a serious difference of opinion among themselves.
Let nothing be done rashly, in a manner that will
arouse prejudice. Let no one act on
impulse, putting forth publications of such a nature as to weaken the hand of
God’s messengers, and close doors to the entrance of the truth.
Christ was the majesty of heaven, the only begotten
Son of God. Yet “God so loved the world
that He gave His only begotten Son, that whosoever believeth on Him should not
perish, but have everlasting life.”
Christ clothed His divinity with humanity, that He
might encircle humanity. Cannot his
followers be willing to submit to some things that they cannot clearly
understand, in order to be able to help those who need help?
Wake up the
Our cities are to be worked. To devote our efforts to other worthy
enterprises, and leave unworked our cities, in which
are large numbers of all nationalities, is not wise. A beginning is now to be made, and means must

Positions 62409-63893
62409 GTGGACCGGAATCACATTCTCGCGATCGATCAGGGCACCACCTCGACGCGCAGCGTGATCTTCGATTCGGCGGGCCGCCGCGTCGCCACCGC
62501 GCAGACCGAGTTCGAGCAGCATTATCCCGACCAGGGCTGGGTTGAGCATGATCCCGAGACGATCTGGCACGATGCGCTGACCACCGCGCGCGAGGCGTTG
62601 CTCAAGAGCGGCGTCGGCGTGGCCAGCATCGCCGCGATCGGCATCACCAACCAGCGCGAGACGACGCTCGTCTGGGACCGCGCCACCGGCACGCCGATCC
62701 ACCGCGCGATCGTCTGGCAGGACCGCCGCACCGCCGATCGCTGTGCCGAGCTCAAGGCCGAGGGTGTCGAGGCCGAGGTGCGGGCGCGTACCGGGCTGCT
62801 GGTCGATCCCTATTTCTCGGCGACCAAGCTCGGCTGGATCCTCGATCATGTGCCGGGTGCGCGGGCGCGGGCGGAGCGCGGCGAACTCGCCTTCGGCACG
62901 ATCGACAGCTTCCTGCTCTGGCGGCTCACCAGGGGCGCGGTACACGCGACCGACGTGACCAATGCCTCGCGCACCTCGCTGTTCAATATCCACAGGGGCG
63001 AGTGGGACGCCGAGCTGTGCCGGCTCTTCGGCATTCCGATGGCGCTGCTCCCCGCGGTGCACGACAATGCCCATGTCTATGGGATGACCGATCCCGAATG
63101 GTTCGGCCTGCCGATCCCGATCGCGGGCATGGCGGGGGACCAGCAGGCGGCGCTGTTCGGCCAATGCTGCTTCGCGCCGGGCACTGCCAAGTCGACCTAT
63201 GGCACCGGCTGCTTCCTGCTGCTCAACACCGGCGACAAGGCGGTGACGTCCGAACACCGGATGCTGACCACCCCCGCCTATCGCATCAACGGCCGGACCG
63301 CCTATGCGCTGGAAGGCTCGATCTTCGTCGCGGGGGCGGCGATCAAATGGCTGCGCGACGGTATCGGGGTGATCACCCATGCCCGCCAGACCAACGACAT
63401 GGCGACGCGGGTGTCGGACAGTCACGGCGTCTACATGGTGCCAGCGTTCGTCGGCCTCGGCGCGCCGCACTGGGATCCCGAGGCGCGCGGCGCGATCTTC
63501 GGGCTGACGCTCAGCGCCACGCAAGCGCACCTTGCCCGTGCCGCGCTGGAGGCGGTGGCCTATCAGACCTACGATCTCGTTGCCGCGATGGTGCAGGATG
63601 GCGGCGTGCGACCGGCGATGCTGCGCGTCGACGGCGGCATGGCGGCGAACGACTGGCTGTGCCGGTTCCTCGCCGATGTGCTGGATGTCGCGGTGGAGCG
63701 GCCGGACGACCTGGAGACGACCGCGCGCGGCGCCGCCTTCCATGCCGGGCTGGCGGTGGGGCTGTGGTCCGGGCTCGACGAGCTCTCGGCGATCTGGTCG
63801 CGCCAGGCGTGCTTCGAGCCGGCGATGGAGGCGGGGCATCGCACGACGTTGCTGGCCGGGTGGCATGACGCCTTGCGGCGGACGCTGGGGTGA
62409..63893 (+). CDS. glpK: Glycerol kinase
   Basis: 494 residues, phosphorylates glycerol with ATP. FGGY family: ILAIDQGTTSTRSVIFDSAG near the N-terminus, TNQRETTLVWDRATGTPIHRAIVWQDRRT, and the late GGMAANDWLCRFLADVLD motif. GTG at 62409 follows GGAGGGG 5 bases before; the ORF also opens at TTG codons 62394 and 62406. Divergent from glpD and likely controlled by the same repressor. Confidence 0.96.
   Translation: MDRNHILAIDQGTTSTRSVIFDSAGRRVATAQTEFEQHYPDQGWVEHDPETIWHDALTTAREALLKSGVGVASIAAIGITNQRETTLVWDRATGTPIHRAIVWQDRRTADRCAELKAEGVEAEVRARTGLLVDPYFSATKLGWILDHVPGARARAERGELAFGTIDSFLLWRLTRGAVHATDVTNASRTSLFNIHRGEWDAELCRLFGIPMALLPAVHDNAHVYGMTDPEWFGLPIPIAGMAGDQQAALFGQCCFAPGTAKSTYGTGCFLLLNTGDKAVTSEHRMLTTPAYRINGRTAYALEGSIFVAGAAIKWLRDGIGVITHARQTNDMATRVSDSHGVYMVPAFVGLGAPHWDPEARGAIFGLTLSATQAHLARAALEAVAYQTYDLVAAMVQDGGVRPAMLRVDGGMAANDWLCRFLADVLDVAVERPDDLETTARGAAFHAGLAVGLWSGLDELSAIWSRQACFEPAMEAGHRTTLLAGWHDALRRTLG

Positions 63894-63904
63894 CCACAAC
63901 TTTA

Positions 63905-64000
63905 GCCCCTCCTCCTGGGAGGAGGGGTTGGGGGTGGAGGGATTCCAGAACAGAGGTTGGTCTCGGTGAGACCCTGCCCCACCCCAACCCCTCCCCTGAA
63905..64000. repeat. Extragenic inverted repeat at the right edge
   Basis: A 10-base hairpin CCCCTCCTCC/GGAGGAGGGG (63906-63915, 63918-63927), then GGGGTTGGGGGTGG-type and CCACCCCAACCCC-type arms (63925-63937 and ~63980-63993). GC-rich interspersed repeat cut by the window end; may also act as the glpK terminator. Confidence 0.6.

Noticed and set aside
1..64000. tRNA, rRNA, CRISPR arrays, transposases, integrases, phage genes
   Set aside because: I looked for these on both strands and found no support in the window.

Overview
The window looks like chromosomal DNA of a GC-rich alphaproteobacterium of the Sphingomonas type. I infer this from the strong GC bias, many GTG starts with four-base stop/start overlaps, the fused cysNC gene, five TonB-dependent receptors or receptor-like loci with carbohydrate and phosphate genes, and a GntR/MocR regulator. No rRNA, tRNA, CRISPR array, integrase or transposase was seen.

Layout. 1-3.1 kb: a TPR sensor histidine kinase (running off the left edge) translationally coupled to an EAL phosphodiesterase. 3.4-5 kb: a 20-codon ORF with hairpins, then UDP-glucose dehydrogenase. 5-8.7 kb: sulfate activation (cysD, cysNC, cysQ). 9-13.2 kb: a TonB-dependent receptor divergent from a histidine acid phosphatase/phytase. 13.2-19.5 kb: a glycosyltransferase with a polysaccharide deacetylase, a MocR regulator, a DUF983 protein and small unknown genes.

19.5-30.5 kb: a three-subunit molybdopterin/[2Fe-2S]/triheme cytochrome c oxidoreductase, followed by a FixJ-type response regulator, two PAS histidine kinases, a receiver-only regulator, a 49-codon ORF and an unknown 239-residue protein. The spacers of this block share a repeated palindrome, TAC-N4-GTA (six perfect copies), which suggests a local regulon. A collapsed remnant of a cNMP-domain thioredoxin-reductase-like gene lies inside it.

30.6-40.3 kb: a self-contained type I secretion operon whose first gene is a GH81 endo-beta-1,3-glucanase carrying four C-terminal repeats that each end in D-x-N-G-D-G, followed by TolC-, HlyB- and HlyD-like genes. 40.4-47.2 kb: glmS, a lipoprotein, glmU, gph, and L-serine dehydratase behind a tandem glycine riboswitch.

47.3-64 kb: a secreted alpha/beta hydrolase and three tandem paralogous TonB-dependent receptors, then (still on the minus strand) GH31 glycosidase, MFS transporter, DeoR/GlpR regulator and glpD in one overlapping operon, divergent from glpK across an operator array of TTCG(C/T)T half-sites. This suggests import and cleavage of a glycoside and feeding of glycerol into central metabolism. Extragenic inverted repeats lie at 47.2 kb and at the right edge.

be raised that the work may go forward.
With mighty power the cry is again to be sounded in our large centers of
population. “Behold the Bridegroom
cometh, go ye out to meet Him.” [Matthew
Money is needed for the prosecution of the work.
. . . It seems difficult to
make our people feel a special burden for the work in the large cities.
I appeal to our brethren who have heard the message
for many years. It is time to wake up
the watchmen. I have expended my
strength in giving the message the Lord has given me. The burden of the needs of our cities has
rested so heavily upon me that it has sometimes seemed that I should die. May the Lord give wisdom to our brethren,
that they may know how to carry forward the work in harmony with the will of
Pamphlet 020 (1910), 2–5.
Ellen G. White (1827–1915)
wrote more than 5,000 periodical
articles and 40 books
during her lifetime. Today, including
compilations from her 50,000
pages of manuscript, more than 100
titles are available in English.
She is the most translated woman writer in the entire history of
literature, and the most translated American author of either gender.